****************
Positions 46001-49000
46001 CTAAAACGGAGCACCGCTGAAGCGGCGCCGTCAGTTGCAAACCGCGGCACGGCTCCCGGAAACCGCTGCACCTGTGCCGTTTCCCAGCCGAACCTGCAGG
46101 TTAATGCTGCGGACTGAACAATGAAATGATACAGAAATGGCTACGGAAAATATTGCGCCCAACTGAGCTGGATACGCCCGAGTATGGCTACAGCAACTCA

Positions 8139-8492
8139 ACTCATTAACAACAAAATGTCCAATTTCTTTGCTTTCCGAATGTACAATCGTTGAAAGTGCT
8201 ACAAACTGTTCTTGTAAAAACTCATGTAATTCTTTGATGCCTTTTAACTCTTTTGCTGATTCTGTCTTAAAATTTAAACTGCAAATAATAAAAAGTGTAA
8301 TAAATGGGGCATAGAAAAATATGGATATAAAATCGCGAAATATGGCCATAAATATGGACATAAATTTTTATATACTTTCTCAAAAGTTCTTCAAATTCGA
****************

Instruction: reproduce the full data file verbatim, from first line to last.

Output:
Positions 46001-49000
46001 CTAAAACGGAGCACCGCTGAAGCGGCGCCGTCAGTTGCAAACCGCGGCACGGCTCCCGGAAACCGCTGCACCTGTGCCGTTTCCCAGCCGAACCTGCAGG
46101 TTAATGCTGCGGACTGAACAATGAAATGATACAGAAATGGCTACGGAAAATATTGCGCCCAACTGAGCTGGATACGCCCGAGTATGGCTACAGCAACTCA

Positions 8139-8492
8139 ACTCATTAACAACAAAATGTCCAATTTCTTTGCTTTCCGAATGTACAATCGTTGAAAGTGCT
8201 ACAAACTGTTCTTGTAAAAACTCATGTAATTCTTTGATGCCTTTTAACTCTTTTGCTGATTCTGTCTTAAAATTTAAACTGCAAATAATAAAAAGTGTAA
8301 TAAATGGGGCATAGAAAAATATGGATATAAAATCGCGAAATATGGCCATAAATATGGACATAAATTTTTATATACTTTCTCAAAAGTTCTTCAAATTCGA